Again, this just does not seem to be true. We value liberty differently in different situations. In some personal choices, we greatly value the freedom to choose, and in others we do not care. We are already deprived of the liberty to consume many carcinogens by governments that take them off the market. That means I do not have the liberty to decide that perhaps I would prefer to have a maraschino cherry coloured with red dye #2, but I am quite happy about that. Doing research about food additives would be time-consuming and probably bore me to tears. We do not want the liberty to investigate and choose in every situation. If someone else bans trans-fats on our behalf or figures out what a reasonably healthy portion size is and forces restaurants to stick to those standards, I think we would get used to that loss of liberty very quickly. Not all liberty matters equally.

  • Where will it stop? There is no obvious cut-off, and so if we allow them at all, paternalistic measures will take over our lives.

This is probably the most common objection to paternalism and was a resounding theme in the popular reaction to New York City's attempt to ban soda servings over 16 ounces: the extra soda did not matter, but this, it was thought, was the beginning of the end for freedom of personal choice.

While popular, it is one of the less reasonable objections. We are quite used to doing just the sort of cost–benefit analysis this suggests is impossible; indeed, law depends on it. When we decide that theft of a car should be punished by law while theft of a paper clip should not, we consider whether regulation is worth the cost. Just the same sort of thing will inform our use of coercively paternalistic laws: some harms I do to myself are like the theft of a paper clip, and we should let them occur. Some are greater, but the resentment I may feel at pervasive interference would militate against interference. If, as is argued, there would be a net loss to our happiness if someone followed us around exhorting us to finish our five healthy helpings of fruit and vegetables every day, then the paternalist would obviously not suggest we do that, since the point of paternalism is to benefit us. In other cases, though, where a great effect can be achieved with relatively little cost, it is good to interfere in our freedom and make us do the thing that benefits us rather than the thing that harms us.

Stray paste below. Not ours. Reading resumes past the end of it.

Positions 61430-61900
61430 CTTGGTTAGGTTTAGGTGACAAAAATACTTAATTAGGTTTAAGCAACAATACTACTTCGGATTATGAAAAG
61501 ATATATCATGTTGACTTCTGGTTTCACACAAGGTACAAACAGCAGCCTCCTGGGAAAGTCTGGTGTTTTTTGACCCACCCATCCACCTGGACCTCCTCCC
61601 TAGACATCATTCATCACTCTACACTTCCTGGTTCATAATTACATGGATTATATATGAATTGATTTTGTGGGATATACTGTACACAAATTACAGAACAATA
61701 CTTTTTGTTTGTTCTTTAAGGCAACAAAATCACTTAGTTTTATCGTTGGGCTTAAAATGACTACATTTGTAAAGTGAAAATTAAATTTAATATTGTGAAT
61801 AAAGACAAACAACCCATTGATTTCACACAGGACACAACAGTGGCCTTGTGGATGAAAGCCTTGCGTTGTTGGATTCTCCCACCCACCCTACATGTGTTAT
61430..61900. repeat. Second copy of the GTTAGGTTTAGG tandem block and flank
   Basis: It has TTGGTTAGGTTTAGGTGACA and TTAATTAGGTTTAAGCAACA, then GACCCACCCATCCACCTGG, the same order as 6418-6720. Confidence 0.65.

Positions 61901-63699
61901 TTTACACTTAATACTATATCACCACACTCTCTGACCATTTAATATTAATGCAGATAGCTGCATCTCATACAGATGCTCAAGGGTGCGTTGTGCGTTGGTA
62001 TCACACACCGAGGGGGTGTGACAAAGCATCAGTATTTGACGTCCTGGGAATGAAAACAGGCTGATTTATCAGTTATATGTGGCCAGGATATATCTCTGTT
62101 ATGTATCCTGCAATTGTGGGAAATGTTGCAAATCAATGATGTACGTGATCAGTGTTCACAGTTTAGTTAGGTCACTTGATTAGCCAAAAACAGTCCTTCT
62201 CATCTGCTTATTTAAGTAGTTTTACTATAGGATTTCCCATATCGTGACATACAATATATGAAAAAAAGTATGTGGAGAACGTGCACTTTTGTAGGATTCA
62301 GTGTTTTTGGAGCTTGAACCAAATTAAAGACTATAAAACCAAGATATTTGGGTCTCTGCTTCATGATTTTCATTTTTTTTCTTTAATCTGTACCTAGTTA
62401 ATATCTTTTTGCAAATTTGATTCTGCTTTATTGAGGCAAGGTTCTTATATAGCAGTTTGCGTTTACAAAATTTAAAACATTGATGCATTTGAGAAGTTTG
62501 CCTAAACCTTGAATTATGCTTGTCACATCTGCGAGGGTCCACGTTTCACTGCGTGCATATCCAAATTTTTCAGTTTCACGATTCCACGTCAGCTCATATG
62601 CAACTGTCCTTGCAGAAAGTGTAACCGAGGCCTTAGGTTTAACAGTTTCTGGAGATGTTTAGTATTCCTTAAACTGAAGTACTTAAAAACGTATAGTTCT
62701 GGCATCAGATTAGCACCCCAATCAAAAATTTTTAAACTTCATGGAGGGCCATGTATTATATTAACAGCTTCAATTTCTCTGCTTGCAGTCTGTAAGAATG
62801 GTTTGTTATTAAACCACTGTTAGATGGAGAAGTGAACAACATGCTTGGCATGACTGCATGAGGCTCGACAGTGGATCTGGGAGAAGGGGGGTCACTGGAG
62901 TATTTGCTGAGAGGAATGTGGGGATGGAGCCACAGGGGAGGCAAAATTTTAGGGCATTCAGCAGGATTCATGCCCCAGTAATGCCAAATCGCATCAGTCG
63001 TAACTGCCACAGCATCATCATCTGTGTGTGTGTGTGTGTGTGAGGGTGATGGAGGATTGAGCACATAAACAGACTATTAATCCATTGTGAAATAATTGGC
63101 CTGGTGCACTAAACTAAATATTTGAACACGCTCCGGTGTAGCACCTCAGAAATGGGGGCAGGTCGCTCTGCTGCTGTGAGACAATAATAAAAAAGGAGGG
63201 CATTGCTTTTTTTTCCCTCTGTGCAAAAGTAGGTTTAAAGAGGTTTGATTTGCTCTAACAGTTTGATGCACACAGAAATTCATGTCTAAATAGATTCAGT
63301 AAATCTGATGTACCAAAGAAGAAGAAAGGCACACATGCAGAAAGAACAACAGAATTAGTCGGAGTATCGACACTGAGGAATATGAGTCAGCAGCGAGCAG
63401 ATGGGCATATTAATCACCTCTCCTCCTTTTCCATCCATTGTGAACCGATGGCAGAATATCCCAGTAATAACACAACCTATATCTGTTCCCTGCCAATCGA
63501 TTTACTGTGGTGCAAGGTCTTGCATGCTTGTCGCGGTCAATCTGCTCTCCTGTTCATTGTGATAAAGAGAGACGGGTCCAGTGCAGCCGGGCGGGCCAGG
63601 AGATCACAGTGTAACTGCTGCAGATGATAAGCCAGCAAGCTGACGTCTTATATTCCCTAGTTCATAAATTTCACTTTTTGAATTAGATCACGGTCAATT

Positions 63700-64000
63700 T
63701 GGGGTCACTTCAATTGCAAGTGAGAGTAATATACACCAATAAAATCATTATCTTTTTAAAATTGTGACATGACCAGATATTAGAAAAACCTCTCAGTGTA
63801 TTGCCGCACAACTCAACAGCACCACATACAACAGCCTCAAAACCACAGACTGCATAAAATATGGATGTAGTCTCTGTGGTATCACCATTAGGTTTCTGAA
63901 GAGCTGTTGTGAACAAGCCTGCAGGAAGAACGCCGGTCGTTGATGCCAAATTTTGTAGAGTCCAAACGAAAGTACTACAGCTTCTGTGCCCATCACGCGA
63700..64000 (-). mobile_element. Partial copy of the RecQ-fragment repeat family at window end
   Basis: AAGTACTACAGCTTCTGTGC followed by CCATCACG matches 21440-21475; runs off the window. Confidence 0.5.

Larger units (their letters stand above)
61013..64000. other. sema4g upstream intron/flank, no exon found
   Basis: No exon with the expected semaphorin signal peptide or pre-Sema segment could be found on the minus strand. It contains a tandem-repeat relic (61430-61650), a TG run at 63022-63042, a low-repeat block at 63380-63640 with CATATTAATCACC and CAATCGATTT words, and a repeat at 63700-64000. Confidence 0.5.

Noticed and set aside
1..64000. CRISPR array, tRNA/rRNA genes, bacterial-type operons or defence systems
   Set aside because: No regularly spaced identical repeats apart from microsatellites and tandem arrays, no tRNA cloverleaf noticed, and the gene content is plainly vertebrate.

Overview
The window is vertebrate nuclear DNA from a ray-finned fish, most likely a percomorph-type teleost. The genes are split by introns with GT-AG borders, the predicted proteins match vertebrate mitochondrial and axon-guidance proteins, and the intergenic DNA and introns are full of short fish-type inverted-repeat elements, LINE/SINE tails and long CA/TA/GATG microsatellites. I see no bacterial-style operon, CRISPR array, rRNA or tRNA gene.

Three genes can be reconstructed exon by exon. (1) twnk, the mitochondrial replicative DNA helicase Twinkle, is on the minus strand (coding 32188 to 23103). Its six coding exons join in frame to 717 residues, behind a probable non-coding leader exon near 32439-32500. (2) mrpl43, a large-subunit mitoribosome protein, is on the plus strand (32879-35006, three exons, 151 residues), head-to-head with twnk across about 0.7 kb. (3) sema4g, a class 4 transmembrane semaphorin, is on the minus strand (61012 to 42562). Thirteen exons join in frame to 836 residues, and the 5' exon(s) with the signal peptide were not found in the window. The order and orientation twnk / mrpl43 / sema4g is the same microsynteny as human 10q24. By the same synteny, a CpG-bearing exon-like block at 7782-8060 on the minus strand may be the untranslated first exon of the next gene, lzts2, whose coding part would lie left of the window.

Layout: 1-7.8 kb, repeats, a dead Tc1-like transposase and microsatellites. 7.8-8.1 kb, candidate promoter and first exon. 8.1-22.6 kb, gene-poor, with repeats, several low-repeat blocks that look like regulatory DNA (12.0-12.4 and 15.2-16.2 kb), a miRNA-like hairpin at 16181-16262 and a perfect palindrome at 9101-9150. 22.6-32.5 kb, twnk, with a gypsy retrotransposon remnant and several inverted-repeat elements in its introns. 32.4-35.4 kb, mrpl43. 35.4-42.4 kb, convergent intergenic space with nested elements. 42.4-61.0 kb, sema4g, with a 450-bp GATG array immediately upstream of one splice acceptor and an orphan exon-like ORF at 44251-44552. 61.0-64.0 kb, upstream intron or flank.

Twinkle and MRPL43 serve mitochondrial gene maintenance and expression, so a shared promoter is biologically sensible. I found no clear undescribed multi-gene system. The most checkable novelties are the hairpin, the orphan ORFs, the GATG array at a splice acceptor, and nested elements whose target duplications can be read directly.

It is sometimes said that paternalism is not respectful, but just the opposite is true. In the long run, if we care about people and value their having happy, fulfilling lives, the most respectful thing we can do for them is help them get where they want to go. That is what paternalism is about, doing what is necessary, even if it is sometimes unwelcome, to allow people to live the lives they truly want to live.

Reference

Footnotes

  • Competing interests None.

  • Provenance and peer review Commissioned; internally peer reviewed.